Gr8at: Insightful and Revealing Quotes in Open by Andre Agassi

With Novak Djokovic’s life on court continuing to unravel after his unceremonious dumping out of the French Open tournament, his relationship with his newly-hired coach Andre Agassi will be more vital than ever. As the finals of the male and female take place this weekend (Agassi is the last American male to win in Paris), here are eight quotes from the Las Vegan’s seminal autobiography Open. Published in 2009, three years after his retirement, it tells of the 47 year old’s struggle in losing is childhood to tennis, being a prodigy, his rivalries with other competitors and fall down the ranking after years of success. The hugely honest and insightful memoir also tells of his inspirational recovery to the top of the game and later contentment in retirement. You can also see my review of the book here.

Open by Andre Agassi

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Photography: Short Stories and Sports Books

I’ve always had a big interest in books. And amid my interest in the classic and the contemporary novels, I’ve had a big passion for short stories and sports books. I’ve quoted a few of them on my Literature and Sports pages but wanted to share them as pictorial form. You’ll find these two photos and plenty of others on my Instagram page of Raphaelalexx.



Reviews and Other Features: Open

Andre AgassiWorld Number One tennis player for 101 weeks. Winner of 8 Grand Slams. The First American to complete a career grand slam. The first male to win all four different slams on three different surfaces. Gold medal winner in the 1996 Olympics. Three time Davis Cup winner. Oldest male to be ranked Number One.

And yet there is so much more to Andre Agassi. His phenomenal achievements not withstanding, much of what made Agassi so popular during his career was his rebellious, charismatic attitude. This was a man who wore outrageous clothes on court, was known for his earrings and ponytail and boycotted Wimbledon for years as he hated the dress code. Not to mention the Nike TV advert where he tells the camera “Image is Everything”, and got thrown out of a tournament for swearing at the line judges.

And what is astonishing about this autobiography is just how honest Agassi is. Beginning with a description of his Second Round match in the US Open in what he has already announced will be his last tournament, we feel the torture and total punishment he is putting his body through. For a man who repeatedly admits in his book how much he hates the sport, it is astonishing that he is still playing at the highest level at 36.

Because this is far more than an autobiography and a list of his achievements a set of people to thank. This is a man laying to bed a set of ghosts that have haunted him his whole life. Ever since he was born and his father, a former Olympic boxer, had already decided to make his youngest child the world’s best tennis player.

We see just how little of a childhood Agassi had. Hours after hours spent returning balls from the ‘Dragon’, a device that shoots balls at him at incredible speeds, made even harder by his father’s adapting of the hose for a more challenging angle. And in one of the few times he seems happy in his life, with a girlfriend and new best friend, he is dragged away to a new tennis camp set up by Nick Bollettieri. Expected to be just three months, his talent is such that he is told to stay there and his fees will be covered by the Academy.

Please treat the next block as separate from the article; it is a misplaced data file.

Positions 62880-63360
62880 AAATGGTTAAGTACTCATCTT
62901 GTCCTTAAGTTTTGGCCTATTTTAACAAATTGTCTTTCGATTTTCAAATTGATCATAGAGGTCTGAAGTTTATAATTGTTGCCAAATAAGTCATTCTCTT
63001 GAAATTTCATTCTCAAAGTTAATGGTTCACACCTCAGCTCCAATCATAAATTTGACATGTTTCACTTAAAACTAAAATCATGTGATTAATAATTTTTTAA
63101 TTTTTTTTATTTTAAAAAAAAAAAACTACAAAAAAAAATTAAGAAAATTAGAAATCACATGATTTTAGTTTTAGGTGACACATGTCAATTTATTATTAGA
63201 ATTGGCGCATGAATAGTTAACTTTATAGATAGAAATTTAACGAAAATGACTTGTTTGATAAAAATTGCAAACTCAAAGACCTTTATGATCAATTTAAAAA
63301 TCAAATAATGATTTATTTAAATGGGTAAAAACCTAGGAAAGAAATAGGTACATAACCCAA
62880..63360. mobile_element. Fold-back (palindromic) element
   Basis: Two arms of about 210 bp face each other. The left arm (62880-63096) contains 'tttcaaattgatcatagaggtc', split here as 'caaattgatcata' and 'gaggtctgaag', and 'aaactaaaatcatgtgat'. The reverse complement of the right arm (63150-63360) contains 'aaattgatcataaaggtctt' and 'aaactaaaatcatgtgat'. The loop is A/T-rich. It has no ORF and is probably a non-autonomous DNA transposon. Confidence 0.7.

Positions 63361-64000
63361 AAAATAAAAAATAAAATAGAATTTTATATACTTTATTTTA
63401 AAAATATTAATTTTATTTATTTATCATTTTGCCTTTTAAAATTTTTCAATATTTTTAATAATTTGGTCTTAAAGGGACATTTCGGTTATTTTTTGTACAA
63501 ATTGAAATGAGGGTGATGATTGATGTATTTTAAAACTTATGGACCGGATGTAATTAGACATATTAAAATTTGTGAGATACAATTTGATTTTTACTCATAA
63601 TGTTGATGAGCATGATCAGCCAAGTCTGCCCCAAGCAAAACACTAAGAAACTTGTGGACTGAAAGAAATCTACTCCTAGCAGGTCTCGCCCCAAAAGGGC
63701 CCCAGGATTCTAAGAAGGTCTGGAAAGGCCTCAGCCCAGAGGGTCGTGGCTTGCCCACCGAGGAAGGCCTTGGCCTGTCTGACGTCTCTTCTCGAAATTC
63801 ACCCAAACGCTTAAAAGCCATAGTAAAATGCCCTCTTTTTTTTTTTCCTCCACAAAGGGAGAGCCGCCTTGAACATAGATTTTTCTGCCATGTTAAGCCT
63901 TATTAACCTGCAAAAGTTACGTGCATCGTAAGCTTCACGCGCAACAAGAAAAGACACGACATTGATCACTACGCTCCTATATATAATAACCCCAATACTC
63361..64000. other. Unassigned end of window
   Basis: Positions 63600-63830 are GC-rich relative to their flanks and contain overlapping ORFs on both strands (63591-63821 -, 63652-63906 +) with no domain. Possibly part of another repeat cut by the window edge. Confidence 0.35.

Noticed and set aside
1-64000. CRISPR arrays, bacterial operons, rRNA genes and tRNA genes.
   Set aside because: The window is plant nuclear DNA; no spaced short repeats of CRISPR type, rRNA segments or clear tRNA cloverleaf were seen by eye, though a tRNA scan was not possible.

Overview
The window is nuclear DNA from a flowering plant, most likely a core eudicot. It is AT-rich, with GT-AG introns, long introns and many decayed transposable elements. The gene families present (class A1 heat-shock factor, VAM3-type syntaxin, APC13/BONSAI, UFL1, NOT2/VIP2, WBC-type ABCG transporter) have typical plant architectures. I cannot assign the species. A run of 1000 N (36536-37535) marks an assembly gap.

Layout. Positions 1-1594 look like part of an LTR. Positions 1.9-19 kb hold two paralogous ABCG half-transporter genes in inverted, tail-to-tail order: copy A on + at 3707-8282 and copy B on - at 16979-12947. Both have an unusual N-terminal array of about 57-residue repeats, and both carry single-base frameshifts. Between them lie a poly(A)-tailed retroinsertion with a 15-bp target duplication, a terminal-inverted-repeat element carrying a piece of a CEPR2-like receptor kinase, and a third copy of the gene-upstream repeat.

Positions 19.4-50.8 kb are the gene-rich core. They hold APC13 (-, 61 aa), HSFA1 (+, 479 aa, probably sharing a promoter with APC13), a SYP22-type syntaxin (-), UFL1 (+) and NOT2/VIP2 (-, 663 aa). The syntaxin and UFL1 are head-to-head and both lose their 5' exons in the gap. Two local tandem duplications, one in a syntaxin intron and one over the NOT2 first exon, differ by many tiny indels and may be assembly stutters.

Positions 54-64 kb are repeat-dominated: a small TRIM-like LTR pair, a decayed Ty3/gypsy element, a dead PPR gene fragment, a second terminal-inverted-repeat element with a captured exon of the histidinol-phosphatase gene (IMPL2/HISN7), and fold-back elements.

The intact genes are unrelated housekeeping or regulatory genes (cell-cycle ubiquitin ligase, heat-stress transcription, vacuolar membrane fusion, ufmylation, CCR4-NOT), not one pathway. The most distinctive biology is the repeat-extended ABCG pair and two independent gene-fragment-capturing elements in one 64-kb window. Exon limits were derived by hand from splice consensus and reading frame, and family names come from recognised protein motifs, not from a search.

But Agassi’s ability is extraordinary and soon after going professional he is qualifying for the later stages of Grand Slams. He is able to recall the slightest of details throughout his career. That includes his magnificent achievements, as well as shattering losses, including his first three losing Grand Slam finals.

Amazingly enough, for what their rivalry would later become, Agassi admits to feeling sorry for Pete Sampras after he demolishes him early in their career. He feels Sampras’ game has been tinkered with and he won’t make it. Yes, that Sampas who would later win 14 Grand Slams and be Agassi’s biggest rival.

The book isn’t without controversy. Agassi admits to using recreational drugs when his life is in turmoil after his marriage. He admits how stupid a decision that was, and how awful a moment when he was caught by drug testers. This is without doubt the most shocking part of the book and it’s hard not to feel disappointed in him.

There are plenty of unflattering mentions for rivals on and off the court. Nick Bollettieri is described as a bully and his tennis academy as like a prison camp, Sampras as robotic and miserly in terms of tipping, Boris Becker for flirting with his then girlfriend Brooke Shields and criticising him in public, and Michael Chang for letting his religious beliefs become part of the match. Jeff Tarango is said to have called a match-winning point out when it was in, when playing against an eight year-old Agassi in a juniors tournament.

But this is not a book about points scoring. Agassi spares no detail why his marriage to actress Brooke Shields ended, the devastation of losing his hair in his twenties and how he wouldn’t be where he is without his closest friends. Long-time trainer Gil Reyes, his coach Brad Gilbert, his older brother Philly, best friend Perry and local pastor JP all have moving descriptions.

For all his demons, it’s clear Agassi has finally found what he is looking for. He is happily married to Steffi Graf with two children, his Children’s Educational Foundation is helping thousands, and he finally has a better understanding of his parents. Quite a few people will have wanted him to keep things to himself, but whatever others think, Agassi is happy having put things out in the open.